RIF pain
Differential diagnosis of RIF pain

  • Acute cholecystitis
  • Meckel's diverticulitis
  • Intussusception
  • Volvulus
  • Perforated peptic ulcer
  • Pancreatitis
  • Obstruction
  • Malignancy
  • Ectopic pregnancy
  • Ovarian torsion
  • Mittelschmerz (ruptured ovarian follicle)
  • Pelvic inflammatory disease
  • UTI

Section 3: Management

Current treatment
Open appendectomy performed via a small incision in the RIF is the conventional treatment for appendicitis. A macroscopically normal appendix is still removed for two reasons: microscopic inflammation may be present, and to avoid confusion should the patient present in the future with pain and a scar in the RIF.

A negative appendectomy rate of 15-30 per cent has traditionally been accepted due to the morbidity associated with perforation.

Acute appendicitis with adherent omentum at tip

New developments
Attempts have been made to develop evidence-based scoring systems to more accurately diagnose appendicitis (see box).4 However these systems have variable reproducibility, with less sensitivity in females where diagnostic dilemma is highest. A meta-analysis examining the diagnostic value of history, symptoms, signs and tests found that a combination of a strong inflammatory response (raised white cell count and CRP), signs of peritoneal irritation (rigidity, percussion and rebound tenderness) and migration of pain has a high discriminatory and predictive power.6

Meta-analysis of imaging modalities have suggested that ultrasound has only a modest ability to make a diagnosis,7 and normal ultrasound does not exclude appendicitis. It does however have a useful role in differentiating gynaecological causes and when an appendix mass or abscess is present.

CT is far more sensitive and specific, but is limited by the cost, radiation dose and availability and is not routinely recommended.7

Laparoscopic surgery
Compared with open surgery, laparoscopic appendectomy is associated with fewer wound infections and post-operative pain, shortened hospital stay and a quicker return to normal activities.8

Some of these advantages are small and of limited clinical relevance. In addition it takes longer, with higher operative costs and a higher incidence of intra-abdominal abscess.8

One of the great advantages of laparoscopy is in women with diagnostic uncertainty, reducing the risk of a negative appendectomy.

Young, female, obese and employed patients seem to benefit the most from laparoscopic appendectomy.

Modified Alvarado Scoring System5


  • RIF pain
  • Nausea/vomiting
  • Anorexia




  • RIF tenderness
  • Fever
  • Rebound




  • WCC >10,000
  • Left shift neutrophils



Surgery is recommended with a score of >7

Section 4: Prognosis and follow-up

Most patients are discharged from hospital within 48 hours after surgery and resume normal activities within a few weeks.

Routine outpatient review is not common practice. Histological examination of appendectomy specimens reveal incidental tumours in 1 per cent of cases, with the majority of these being low-grade carcinoid tumours.

Although they do have metastatic potential most carcinoid tumours less than 10mm at the time of diagnosis are adequately treated by appendectomy and are associated with a good long-term outcome. A right hemi-colectomy is considered for larger tumours. Rarer appendiceal tumours such as adenocarcominoma have a worse prognosis.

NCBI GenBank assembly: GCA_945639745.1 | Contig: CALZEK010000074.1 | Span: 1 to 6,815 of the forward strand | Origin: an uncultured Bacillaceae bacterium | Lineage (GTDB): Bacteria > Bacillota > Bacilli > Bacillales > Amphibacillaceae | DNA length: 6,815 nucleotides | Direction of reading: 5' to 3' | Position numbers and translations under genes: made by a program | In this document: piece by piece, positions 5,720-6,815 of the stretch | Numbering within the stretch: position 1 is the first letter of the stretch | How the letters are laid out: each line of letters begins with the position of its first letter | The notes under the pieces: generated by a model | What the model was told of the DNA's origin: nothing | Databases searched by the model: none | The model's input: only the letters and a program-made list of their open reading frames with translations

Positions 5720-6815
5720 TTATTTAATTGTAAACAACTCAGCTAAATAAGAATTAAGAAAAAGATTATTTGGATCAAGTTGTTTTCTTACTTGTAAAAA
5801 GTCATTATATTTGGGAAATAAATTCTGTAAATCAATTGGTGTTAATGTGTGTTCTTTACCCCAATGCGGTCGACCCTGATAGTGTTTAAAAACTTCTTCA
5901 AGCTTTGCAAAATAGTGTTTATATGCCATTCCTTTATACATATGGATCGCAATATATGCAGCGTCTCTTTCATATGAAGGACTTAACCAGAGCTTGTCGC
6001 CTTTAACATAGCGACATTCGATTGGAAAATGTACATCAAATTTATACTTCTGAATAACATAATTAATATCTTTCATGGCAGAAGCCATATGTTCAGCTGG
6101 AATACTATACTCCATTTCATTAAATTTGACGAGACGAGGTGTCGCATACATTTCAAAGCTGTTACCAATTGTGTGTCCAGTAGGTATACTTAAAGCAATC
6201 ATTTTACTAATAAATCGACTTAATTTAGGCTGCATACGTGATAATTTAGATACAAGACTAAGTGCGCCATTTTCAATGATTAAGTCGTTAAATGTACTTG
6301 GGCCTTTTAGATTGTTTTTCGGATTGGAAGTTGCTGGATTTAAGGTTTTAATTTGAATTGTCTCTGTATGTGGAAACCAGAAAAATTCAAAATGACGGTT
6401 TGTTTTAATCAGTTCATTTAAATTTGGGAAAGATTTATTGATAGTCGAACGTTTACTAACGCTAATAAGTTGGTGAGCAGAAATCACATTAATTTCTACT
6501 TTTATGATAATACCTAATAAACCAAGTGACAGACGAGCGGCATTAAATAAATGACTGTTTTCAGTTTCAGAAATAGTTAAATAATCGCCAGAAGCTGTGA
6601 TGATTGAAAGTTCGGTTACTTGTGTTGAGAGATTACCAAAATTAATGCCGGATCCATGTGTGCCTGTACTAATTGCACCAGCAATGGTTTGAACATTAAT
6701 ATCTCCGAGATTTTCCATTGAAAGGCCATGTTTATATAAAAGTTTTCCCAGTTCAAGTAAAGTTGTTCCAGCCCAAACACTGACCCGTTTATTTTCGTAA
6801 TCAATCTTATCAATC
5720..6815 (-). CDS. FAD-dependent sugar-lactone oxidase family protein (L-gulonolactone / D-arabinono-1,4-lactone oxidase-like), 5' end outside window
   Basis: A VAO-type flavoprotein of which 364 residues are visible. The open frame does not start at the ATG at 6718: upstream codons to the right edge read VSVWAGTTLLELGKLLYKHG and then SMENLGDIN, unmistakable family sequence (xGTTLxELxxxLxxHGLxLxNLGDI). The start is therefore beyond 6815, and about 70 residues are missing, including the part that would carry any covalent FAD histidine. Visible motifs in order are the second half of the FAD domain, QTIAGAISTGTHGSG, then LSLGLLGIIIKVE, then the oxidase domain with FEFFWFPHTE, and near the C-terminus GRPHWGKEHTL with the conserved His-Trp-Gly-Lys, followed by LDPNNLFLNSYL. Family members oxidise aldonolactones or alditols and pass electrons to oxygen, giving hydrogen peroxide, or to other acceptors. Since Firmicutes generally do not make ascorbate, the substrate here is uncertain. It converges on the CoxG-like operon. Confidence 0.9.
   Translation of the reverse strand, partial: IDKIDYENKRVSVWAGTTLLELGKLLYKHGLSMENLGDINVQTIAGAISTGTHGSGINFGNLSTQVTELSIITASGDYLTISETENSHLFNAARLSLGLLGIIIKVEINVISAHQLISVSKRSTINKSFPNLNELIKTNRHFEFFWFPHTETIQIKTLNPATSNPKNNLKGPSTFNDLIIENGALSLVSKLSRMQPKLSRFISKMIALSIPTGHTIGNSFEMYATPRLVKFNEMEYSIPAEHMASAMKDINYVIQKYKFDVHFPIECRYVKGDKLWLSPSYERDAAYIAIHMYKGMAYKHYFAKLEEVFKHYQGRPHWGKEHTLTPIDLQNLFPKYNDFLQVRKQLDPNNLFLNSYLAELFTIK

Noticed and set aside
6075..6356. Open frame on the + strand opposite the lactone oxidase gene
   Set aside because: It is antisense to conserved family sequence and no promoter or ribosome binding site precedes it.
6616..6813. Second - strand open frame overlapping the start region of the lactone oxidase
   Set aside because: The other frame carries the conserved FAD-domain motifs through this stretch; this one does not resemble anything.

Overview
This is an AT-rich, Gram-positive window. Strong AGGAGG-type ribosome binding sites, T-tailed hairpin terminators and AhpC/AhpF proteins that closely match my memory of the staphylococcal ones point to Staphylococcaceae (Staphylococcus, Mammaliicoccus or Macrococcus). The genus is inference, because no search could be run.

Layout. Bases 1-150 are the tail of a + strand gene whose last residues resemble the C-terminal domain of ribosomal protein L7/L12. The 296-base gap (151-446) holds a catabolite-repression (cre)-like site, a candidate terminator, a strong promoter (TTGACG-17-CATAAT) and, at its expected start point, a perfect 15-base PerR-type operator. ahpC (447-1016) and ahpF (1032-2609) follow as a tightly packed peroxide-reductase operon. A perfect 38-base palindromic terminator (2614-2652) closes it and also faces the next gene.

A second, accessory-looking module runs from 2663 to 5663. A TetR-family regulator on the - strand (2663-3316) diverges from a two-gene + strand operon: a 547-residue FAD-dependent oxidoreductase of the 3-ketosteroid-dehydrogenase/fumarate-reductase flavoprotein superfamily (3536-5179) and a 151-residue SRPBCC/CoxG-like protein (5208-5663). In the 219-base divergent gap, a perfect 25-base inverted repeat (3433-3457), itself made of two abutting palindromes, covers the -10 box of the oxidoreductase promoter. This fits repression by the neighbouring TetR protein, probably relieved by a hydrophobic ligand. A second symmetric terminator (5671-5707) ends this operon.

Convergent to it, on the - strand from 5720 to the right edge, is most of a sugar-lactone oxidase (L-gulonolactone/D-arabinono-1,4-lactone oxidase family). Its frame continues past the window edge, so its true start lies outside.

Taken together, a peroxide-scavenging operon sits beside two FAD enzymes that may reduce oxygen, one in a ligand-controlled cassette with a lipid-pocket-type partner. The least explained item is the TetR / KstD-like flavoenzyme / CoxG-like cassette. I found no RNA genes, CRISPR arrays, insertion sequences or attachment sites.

Perforated appendicitis causing inflammatory appendix mass

Patients presenting with a longer history may have developed an inflammatory mass involving the appendix, caecum, omentum and small bowel. Clinical signs include a palpable tender mass in the RIF. Initial treatment for a mass is conservative, consisting of antibiotics and IV fluids. It either resolves or develops into an appendix abscess.

Patients with appendix abscess present later with a swinging pyrexia. Although the abscess may be palpable, common sites are the pelvis, and rectal and vaginal examination is useful. Treatment consists of percutaneous or open drainage. Following conservative treatment of an appendix mass or abscess, interval appendectomy may be considered.

Despite improved asepsis and surgical techniques, postoperative infections still occur in up to 40 per cent of all appendectomies.9 The choice of antibiotic for a wound infection may be guided by swab results taken at surgery, and should cover the predominant gram-negative coliforms associated with acute appendicitis.

Post-operative abscess
An intra-abdominal abscess should be considered in patients presenting with non-specific symptoms or signs of infection following appendectomy and should be referred to the surgical team for diagnosis and percutaneous or open drainage.

Grumbling appendix
The condition of a 'grumbling appendix', or chronic appendicitis, is contentious. Some patients with chronic, intermittent RIF pain may be offered elective appendectomy, but only when all other diagnoses have been excluded.


1. Tsay J, Lee C, Hsu Y et al. Disparities in appendicitis rupture rate among mentally ill patients. BMC Public Health 2007; 7(147): 331.

2. de Dombal F. Diagnosis of Acute Abdominal Pain - 2nd Edition. 1991 Churchill Livingston, UK.

3. Brown J, Wilson C, Coleman S, Joypaul B. Appendicitis in pregnancy: an ongoing diagnostic dilemma. Colorectal Dis 2008 (May 29. Epub ahead of print).

4. Liu J, Wyatt J, Deeks J et al. Systematic reviews of clinical decision tools for acute abdominal pain. Health Technology Assessment 2006; 10(47)

5. Kalan M, Talbot D, Cunliffe W, Rich A. Evaluation of the modified Alvarado score in the diagnosis of acute appendicitis: a prospective study. Ann R Coll Surg Engl 1994; 76(6): 418-9.

6. Andersson R. Meta-analysis of the clinical and laboratory diagnosis of appendicitis. Br J Surg 2004; 91: 28-37.

7. Weston A, Jackson T, Blamey S. Diagnosis of appendicitis in adults by ultrasonography or computed tomography: a systematic review and meta-analysis. Int J Technol Assess Health Care 2005; 21(3): 368-79.

8. Sauerland S, Lefering R, Neugebauer E. Laparoscopic versus open surgery for suspected appendicitis. Cochrane Database Syst Rev 2004, Issue 4. Art. No: CD001546. DOI: 10.1002/14651858.CD001546.pub2

9. Andersen B, Kallehave F, Andersen H. Antibiotics versus placebo for prevention of postoperative infection after appendectomy. Cochrane Database Syst Rev 2005, Issue 3. Art. No: CD001439. DOI: 10.1002/14651858.CD001439.pub2

Further resources

  • Humes D, Simpson J. Acute appendicitis - Clinical Review. BMJ 2006; 333: 530-4.
  • Simpson J, Scholefield J. Acute Appendicitis. Surgery (The Medicine Publishing Company Ltd) 2008; 26(3): 108-112.
  • Doyle VJ, Bateman AC. Pathology of appendiceal tumours. Surgery (The Medicine Publishing Company Ltd) 2007; 25(9): 363-7.